We offer a natural dyeing service for the Brooklyn community.
By partnering with local restaurants and community gardens who donate their food & plant waste to us, we are able to collect enough dyestuff to extract color to dye your old clothes.
Reinvent your wardrobe - give your clothes a second chance.
An initiative of Maria Romero Studio to reduce mass consumption.
The Fullery of Stephanus at Pompeii ruins
A primarily important activity in the city of Pompeii was the fullonica: the laundry & dye house. Throughout the city there were at least 13 workshops working raw wool, 7 for spinning and weaving, 9 for dyeing, and 18 for washing.
Fulleries were an important business in ancient Pompeii. Fullers processed, dyed, and washed cloth. Washing was accomplished by soaking cloth in solutions of soda and urine. The urine-hardened fabric was then treated with clay (the best quality material had to be imported from the Aegean islands) or with soil coming from Umbria region, then it was beaten to tighten and soften its weave and finally re-washed to make it shrink. The fabric was then carded with porcupine spines. White and dyed fabrics underwent a “sulphurization” process twice to make them brighter; then, they were re-coated with clay, soil, or pumice stone if white. Finally they were brushed, sheared, and ironed under a press.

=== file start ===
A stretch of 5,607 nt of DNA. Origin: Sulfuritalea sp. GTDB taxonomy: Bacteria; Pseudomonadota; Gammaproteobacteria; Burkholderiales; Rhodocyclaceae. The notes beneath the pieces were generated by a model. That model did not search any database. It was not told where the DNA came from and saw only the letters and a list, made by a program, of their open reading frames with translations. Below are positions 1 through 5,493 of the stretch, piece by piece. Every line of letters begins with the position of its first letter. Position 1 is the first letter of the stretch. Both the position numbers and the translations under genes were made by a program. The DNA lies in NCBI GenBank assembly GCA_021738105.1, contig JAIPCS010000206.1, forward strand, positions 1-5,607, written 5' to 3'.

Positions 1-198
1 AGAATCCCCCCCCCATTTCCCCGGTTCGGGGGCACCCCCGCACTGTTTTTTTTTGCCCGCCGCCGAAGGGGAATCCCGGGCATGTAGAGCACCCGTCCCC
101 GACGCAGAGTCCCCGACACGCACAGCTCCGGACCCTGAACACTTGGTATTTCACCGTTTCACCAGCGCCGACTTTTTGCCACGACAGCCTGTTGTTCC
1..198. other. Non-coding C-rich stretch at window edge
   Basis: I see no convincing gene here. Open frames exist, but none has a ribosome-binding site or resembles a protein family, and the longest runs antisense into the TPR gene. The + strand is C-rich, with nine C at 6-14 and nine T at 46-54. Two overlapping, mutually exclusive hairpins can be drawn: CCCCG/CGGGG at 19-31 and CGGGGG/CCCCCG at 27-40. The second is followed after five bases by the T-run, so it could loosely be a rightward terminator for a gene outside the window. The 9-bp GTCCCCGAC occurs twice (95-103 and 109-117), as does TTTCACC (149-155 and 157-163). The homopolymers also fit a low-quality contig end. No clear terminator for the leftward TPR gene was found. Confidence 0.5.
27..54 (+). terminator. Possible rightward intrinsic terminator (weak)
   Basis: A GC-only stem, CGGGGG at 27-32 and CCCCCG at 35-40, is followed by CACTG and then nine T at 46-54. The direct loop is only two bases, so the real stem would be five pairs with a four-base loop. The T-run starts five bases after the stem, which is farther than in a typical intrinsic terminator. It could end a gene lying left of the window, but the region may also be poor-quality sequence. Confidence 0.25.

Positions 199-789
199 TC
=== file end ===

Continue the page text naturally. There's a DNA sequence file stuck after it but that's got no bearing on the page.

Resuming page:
The fullery of Stephanus also included a private residence and it stood conveniently next door to the workshop of Verecundus, the textile manufacturer.
Last year I visited Pompeii's ruins, I spent a long time at the Stephanus's Fullery, amazed by it, trying to imagine how all worked back in the day, since then I wanted to bring this activity back to the city, a year later Tintoreria will be serving the Brooklyn community.